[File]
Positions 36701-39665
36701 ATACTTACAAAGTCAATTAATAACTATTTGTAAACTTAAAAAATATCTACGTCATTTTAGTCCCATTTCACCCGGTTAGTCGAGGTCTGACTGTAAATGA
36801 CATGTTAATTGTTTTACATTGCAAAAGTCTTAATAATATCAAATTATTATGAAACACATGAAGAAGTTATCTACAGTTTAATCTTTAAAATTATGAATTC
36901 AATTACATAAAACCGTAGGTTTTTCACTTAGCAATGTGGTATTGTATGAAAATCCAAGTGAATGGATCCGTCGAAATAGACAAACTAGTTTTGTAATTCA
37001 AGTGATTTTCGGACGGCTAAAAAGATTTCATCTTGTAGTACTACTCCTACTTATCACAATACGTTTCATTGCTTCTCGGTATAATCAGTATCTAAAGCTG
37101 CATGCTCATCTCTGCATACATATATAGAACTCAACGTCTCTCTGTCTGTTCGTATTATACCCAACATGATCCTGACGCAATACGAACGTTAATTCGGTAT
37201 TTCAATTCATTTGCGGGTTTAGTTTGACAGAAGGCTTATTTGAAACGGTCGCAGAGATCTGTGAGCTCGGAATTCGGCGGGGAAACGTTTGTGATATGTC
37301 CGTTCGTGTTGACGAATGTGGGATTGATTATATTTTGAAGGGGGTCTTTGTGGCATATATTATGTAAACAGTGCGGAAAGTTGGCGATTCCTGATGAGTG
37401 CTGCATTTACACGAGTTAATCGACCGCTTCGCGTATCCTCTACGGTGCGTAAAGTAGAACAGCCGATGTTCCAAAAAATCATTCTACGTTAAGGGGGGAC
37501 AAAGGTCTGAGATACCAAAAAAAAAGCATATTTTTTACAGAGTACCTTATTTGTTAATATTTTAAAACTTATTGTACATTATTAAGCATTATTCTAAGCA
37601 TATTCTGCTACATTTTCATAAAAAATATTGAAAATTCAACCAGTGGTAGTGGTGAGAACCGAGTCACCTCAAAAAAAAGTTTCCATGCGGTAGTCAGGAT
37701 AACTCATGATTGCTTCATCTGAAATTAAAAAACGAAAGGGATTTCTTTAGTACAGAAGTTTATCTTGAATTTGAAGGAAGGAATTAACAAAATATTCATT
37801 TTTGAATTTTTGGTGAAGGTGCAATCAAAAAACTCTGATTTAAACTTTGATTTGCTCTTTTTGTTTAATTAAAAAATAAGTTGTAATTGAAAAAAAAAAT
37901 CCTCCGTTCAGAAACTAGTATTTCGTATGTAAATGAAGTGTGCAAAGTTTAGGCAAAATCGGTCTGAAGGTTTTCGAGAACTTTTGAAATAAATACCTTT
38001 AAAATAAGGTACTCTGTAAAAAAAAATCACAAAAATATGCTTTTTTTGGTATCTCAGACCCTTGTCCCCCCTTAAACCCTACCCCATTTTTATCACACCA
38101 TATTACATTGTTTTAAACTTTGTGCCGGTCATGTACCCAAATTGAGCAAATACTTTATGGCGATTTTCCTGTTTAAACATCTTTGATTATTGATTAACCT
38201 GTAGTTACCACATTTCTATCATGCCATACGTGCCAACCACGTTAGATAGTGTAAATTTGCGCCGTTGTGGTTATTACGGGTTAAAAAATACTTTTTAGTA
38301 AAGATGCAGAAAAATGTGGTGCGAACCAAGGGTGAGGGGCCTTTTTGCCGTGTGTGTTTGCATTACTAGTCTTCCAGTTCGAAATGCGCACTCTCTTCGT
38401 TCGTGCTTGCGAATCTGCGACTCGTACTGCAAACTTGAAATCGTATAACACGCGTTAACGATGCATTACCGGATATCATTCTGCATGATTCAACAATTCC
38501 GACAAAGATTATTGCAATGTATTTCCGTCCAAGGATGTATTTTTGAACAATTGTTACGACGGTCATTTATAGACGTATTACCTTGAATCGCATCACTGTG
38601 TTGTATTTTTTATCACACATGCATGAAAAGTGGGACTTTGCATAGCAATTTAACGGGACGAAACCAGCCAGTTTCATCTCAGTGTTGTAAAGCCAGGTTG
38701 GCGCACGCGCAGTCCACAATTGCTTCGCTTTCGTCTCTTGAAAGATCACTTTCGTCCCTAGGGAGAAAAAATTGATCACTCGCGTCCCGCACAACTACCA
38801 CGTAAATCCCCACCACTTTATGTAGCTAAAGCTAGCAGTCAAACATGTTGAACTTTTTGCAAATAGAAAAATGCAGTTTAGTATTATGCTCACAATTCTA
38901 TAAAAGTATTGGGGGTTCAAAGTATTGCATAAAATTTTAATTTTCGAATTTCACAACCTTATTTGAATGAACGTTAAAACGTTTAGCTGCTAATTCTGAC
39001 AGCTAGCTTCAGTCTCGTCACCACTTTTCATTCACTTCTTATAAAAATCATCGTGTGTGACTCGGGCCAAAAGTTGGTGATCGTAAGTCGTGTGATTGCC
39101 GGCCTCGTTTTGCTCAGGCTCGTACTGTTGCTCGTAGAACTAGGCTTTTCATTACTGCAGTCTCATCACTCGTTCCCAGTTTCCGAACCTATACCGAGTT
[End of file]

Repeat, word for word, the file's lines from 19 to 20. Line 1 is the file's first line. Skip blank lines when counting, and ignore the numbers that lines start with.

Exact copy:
38401 TCGTGCTTGCGAATCTGCGACTCGTACTGCAAACTTGAAATCGTATAACACGCGTTAACGATGCATTACCGGATATCATTCTGCATGATTCAACAATTCC
38501 GACAAAGATTATTGCAATGTATTTCCGTCCAAGGATGTATTTTTGAACAATTGTTACGACGGTCATTTATAGACGTATTACCTTGAATCGCATCACTGTG